Section two – How others see the councillor role

How others see the role is also important; councillors report that constituents are generally unaware of what they do and what are the limitations of their role. This is confirmed by those that we spoke to during the research – not only do few people really understand how the council works and how councillors fit in, many don’t know who their local councillor is!

Councillors often wear different ‘hats’ and sometimes these hats get mixed up when they don’t wear them appropriately; they can be a resident, councillor, board member, parent, service user all at the same time. People can sometimes be confused about which hats they are wearing in different contexts.

A specific issue for some constituents, when their councillor has additional responsibilities, such as being a cabinet member, is trying to get meetings or events in their diary. This is especially relevant when councillors are not in charge of their own diaries. It can be very frustrating trying to set dates for future meetings when it is not possible to know your councillors availability.

Some respondents question the competency and capability of some town and parish councillors to carry out a new interpretation of their role. There is a different skill set needed as well as a shift in attitudes.

…….localism is not the shopping list model of being a councillor – it requires working with people – requires a different skill set.

There is a perceived danger if councillors set themselves up as self styled leaders and if they are too strong a character…that this can lead to a paralysis of the local community. Simiarly, voluntary organisations can find it hard to deal with councillors with strong character when they sit on their boards.

Thoughts on what councillors could do more of – from people in voluntary and community groups/organsations:

Be more flexible, responsive and accessible, and understand the impact of decisions or inertia on communities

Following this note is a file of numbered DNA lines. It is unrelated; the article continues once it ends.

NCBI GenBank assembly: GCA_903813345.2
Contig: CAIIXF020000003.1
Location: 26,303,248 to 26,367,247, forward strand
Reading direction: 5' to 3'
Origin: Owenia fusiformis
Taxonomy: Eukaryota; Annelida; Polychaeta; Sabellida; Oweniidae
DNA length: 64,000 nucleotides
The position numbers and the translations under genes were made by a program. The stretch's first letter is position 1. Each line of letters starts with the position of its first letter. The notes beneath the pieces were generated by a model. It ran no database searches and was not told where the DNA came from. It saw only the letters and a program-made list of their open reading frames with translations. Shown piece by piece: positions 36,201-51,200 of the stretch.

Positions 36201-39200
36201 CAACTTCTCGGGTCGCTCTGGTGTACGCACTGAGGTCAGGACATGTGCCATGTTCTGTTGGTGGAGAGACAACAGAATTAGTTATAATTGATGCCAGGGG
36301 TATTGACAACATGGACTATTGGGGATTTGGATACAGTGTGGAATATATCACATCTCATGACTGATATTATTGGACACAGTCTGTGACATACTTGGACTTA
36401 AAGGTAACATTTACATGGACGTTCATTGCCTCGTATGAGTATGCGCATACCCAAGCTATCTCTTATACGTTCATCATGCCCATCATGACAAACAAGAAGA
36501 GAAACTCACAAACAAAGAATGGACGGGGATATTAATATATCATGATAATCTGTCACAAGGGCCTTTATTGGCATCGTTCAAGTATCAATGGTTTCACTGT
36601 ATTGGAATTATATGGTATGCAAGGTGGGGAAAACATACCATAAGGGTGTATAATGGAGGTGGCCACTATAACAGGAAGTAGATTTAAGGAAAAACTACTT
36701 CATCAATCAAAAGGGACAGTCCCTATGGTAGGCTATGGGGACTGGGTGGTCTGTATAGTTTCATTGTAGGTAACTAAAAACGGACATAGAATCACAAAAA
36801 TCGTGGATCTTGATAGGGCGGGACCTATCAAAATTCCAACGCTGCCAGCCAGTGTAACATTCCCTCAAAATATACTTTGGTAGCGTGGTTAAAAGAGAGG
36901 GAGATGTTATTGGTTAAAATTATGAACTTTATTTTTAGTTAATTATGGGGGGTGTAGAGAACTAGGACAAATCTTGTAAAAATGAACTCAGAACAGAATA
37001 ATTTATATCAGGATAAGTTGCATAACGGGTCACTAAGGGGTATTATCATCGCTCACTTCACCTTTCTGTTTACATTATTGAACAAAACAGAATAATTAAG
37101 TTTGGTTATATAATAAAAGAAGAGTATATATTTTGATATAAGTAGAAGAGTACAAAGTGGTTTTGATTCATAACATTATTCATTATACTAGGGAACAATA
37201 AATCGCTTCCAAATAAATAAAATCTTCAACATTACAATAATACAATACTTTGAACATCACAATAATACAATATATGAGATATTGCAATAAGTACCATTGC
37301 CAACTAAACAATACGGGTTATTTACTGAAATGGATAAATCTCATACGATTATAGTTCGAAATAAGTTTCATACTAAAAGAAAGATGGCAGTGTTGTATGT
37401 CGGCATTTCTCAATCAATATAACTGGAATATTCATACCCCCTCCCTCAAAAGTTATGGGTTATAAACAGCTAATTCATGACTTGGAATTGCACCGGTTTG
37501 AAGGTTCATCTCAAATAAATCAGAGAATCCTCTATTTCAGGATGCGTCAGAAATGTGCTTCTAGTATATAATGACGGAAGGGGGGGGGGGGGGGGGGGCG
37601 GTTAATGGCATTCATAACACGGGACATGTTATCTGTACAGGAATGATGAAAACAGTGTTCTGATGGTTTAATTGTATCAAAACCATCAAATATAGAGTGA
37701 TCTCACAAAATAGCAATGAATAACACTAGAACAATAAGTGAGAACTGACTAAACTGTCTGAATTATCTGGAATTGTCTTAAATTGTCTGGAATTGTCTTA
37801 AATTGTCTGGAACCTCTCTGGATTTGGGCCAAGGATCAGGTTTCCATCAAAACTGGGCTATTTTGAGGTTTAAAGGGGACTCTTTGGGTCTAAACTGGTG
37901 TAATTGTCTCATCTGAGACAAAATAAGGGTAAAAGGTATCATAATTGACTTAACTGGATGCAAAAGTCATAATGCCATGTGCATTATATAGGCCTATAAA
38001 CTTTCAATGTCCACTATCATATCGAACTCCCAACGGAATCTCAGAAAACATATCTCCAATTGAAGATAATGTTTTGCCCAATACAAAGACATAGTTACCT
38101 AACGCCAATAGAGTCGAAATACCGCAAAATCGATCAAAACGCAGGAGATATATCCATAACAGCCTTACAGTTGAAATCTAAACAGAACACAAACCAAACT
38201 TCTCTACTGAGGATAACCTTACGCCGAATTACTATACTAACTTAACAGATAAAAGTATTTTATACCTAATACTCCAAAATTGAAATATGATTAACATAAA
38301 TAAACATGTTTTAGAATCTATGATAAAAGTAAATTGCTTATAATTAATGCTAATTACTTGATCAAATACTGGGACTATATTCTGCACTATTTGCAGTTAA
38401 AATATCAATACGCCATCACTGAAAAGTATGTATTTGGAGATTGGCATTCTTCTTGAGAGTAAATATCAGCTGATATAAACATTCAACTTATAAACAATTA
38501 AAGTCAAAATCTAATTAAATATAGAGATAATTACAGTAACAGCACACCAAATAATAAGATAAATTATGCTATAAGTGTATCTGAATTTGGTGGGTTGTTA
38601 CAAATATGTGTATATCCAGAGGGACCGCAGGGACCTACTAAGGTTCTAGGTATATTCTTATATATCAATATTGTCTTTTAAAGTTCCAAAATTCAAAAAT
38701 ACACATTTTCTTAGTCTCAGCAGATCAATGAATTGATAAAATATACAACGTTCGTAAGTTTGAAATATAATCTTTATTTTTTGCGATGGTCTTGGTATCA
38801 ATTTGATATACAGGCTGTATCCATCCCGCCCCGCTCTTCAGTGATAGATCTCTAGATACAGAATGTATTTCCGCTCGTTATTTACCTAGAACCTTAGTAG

Be open to suggestions about urgency – getting things done without layers of bureaucracy

Be more pro-active…only see them when they are canvassing

Act as bridge or broker to those who make decisions

Be the village chief – offer support to find out information, signpost and connect

Help local people to support and push through issues into action and support people through council processes

Work for the good of the community

…rediscover the sense they are elected to represent people not the council

Stop doing things that don’t work well

Stop the ‘it’s not going to work’ mentality and ‘we’ve tried this before’…

Not just focus one on one relationships……we need thematic based forums with all councillors – they’re from a patch.

Encourage community owned forums with ground rules

Use online resources for people to communicate their issues – learn how to use social media

Be impartial and provide balance

Be  a critical friend to the community

Encourage involvement, motivate and inspire

Know their area – their patch and how people are already involved

Be open and transparent about what they can and cannot make decisions on

Offer feedback so people know the impact of decisions

Celebrate community, not just groups

Mediate different interests –  young/old; rich/poor – bring people together

Talk to people – get out there

Encourage and inspire young people to engage

Listen and hear local people with different views

Listen to what people in the area are actually saying

Not just listen to those who shout loudest – encourage a feeling that we’re all in it together

Tailor engagement to reach different groups

Help people do things for themselves, not do things for people

Be competent to make decisions – know about the things they are making decisions about

Be aware of their own influence in particular circles and understand how they are influenced  by influential people in the neighbourhood

Now have a look at what could localism be